A new survey conducted for National Adoption Week has found that a significant minority of British people oppose adoptions by gay people and single people.

43% think that single men shouldn’t be allowed to adopt and two in five people, 40%, think that male gay couples shouldn’t be allowed to adopt.

36% thought that female gay couples shouldn’t be allowed to adopt, according to a survey of more than 1000 adults released by children’s charity, Action for Children.

In 2005 a change in the law allowed unmarried couples, gay and straight, to jointly adopt.

The Sexual Orientation Regulations 2007 outlaw discrimination on the grounds of sexual orientation in the provision of goods, facilities and services, including adoption.

The Times reports that 3,200 children were adopted in England in the year to March 2008 and of these, 90 were with gay couples.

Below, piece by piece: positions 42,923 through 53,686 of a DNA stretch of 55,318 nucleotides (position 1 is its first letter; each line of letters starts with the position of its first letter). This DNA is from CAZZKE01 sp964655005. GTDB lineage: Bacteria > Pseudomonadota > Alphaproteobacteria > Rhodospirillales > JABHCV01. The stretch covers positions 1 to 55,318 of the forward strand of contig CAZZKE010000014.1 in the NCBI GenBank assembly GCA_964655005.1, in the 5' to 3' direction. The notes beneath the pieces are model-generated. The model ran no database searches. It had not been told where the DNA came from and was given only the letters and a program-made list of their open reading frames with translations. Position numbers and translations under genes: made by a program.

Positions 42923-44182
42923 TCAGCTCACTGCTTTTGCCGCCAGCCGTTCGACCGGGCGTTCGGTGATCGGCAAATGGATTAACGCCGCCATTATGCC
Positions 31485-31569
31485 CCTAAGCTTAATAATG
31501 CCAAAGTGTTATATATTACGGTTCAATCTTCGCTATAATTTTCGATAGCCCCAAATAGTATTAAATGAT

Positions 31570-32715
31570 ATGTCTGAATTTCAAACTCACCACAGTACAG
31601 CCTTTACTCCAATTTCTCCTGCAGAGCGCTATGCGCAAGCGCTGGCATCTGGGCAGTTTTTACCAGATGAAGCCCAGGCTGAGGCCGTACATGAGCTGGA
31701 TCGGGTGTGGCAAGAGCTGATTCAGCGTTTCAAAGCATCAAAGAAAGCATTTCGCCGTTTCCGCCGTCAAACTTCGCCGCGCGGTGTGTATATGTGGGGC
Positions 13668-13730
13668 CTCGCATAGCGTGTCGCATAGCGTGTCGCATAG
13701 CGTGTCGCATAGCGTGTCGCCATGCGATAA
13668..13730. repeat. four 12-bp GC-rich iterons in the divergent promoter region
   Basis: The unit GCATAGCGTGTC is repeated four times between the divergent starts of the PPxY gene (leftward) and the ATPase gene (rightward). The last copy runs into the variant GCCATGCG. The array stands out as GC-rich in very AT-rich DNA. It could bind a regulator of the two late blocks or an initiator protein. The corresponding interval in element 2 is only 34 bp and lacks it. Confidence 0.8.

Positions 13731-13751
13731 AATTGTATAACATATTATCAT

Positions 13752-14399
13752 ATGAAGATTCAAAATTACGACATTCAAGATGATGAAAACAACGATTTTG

Roman Catholic adoption agencies were given a two-year window in which to comply with the new rules, which runs out at the end of this year.

More than eight in 10 (87 per cent) who thought that gay couples or single people shouldn’t be allowed to adopt said that it was because they thought that children need both a male and female role model.

Meanwhile over three quarters (76 per cent) felt it would lead to the breakdown of the traditional family and would not be in the best interests of the child.

Susan Cotton, Adoption Manager at Action for Children, said:

“These findings are shocking and disappointing. We accept adoption applications from people from all walks of life. We don’t discriminate based on gender, sexuality or relationship status, but rather we judge on the ability to provide safe, secure and permanent homes to vulnerable children.

“Families in the 21st century come in all shapes and sizes. We have successfully placed children with both gay couples and single people. We know it works. We look at the needs of individual children and find families that can best meet those needs.

“It is the child that matters not the relationship status of potential parents. Our worry is that people won’t come forward and adopt because of the opinions of others.”

ICM interviewed a random sample of 1007 adults aged 18+ by telephone between 17-19 October 2008. Surveys were conducted across the country and the results have been weighted to the profile of all adults.